Sunday, March 2, 2014

In, CROP CIRCLES: An Art of our Times by Mary Carroll Nelson, 2007.

Agrometry 1. 2000. Seen at the Internatiaonal Print Center, New York City. Roland Print on Concorde Neutral White. Print size: 24" x 34", Image size: 16.3" x24.2". 

Edition: 20+2AP Printed by: Xian Chen

Venantius Joseph Pinto, a resident of New York City, has had a multidimensional perspective for most  of his life. The eldest of three sons, he was raised in Bombay, India,  in a Christian family originally Goans. The former Portuguese colony was liberated and became part of India the year Pinto was born, 1961. Goans Christians are a minority in Bombay, but Pinto says when he was growing up, “I saw myself as different rather than separate.”
Pinto completed six years of study in Bombay at the J.J. Institute of Applied Art, earning his degree in Applied Art before coming to the United States in 1987. In 1991, he graduated from Pratt Institute in Brooklyn, NY with a Master of Fine Arts degree in Computer Graphics.

Pinto’s solid background in design and technique of applied art became the foundation for his work. He incorporated his art education from India with the potential of digital art and came up with a unique process. “I’d do things in a traditional medium; then at night I’d go to the lab and replicate them through the computer.”

Pinto’s work includes a wide range of mediums, from detailed tempera illustrations reminiscent of historic Indian miniatures to abstractions, layered in glimmering veils of digital color. He has established a network of connections in the tough, fast-paced business of graphic art. At the same time he is devoted to the reflective, philosophical intimacies of his studio. Wherever he goes, he maintains simultaneously the objectivity of a stranger and the passionate commitment to membership in the boundless world of art.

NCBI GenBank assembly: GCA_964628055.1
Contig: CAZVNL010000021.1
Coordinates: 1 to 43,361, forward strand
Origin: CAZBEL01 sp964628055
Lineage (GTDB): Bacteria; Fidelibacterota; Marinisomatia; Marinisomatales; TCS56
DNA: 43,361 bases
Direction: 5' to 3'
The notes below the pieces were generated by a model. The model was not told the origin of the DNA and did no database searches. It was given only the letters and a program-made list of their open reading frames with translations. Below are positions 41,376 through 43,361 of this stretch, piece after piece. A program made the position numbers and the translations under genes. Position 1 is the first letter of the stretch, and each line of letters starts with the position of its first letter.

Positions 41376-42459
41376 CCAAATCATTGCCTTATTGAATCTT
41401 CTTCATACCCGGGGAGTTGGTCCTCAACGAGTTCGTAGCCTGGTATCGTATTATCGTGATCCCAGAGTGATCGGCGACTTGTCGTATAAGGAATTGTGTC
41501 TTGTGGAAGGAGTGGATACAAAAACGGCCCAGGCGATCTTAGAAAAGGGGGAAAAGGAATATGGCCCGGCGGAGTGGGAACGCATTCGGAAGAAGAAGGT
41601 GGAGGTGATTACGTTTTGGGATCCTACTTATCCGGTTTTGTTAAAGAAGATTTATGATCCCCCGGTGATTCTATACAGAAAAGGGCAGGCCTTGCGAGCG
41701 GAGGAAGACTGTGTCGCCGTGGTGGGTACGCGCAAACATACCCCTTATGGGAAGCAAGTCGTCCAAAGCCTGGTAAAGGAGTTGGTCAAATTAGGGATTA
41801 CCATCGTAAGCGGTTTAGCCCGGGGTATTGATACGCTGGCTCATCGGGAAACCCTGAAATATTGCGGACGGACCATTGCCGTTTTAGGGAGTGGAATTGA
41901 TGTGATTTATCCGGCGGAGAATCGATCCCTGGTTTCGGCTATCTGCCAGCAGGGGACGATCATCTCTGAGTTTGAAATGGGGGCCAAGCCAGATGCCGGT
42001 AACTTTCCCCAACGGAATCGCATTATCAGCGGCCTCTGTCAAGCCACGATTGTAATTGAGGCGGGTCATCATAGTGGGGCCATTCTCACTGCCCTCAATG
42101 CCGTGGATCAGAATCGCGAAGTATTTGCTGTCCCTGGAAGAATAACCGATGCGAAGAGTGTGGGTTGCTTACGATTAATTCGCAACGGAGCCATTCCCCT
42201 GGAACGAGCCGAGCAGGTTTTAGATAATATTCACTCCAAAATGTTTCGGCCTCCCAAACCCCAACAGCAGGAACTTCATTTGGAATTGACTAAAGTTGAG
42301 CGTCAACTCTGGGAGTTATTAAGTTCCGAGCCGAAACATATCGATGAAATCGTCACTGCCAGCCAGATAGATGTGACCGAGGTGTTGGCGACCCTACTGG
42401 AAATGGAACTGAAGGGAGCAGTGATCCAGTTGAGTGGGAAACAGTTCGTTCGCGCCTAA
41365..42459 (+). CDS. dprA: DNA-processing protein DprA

Venantius Pinto seems to live between dimensions, always aware of more than one meaning to the events of his life. He is and will remain a man of India, versed in her myths and iconography. As a Catholic, he has integrated within himself the heritage of  Western Europe. As an artist he looks for content, relatedness, and genuine expression.

“The first thing I felt when I saw the crop circles was that there is some kind of consciousness inherent in them, an intelligence, a mystery, a humor that is giggling at us. Even if they are made by hoaxers, i’m still seeing a talent and consciousness that is coming through them.”

Sita under the full moon. Mixed Media Print size: 11.5" x 15", Image size: 9" x 11.75". 1998. Edition: Unique. 

Printed by: Vijay Kumar
“The geometry is fascinating, especially in the fields. They could have happened in the moors. I ask myself, why are the fields used as a ritual landscape? And I am reminded of Sita, ancient Hindu goddess in the fields, whose independent goddesshood was robbed by the orthodoxy by coupling her with the more contemporary god Rama.”

“I think where the crop circles are  is as important as what they are. The English fields are so ordered. Where a crop circle appears, it is as though a big hand has embossed them.”

“The crop circle is technique on a huge scale. It is very specific. A lot of time has been spent on thinking it out. It forces us to think, too. I see digital artists using techniques inappropriate to the tool and medium, whereas crop circle artists have invented a technique exactly suited to its site and material.”

Agrometry 2. 2000 appears in Crop Circles: An Art of Our Times. Roland Print on Concorde Neutral White. Print size: 24" x 34", Image size: 16.3" x 24.2". Edition: 20+2AP Printed by: Xian Chen

One of Pinto’s series of digital prints features crop circles. The shimmering Agrometry 2 is from this series; it (correction: it was Agrometry 1, which) was shown at the International Print Center in New York City (in Winter 2001). 

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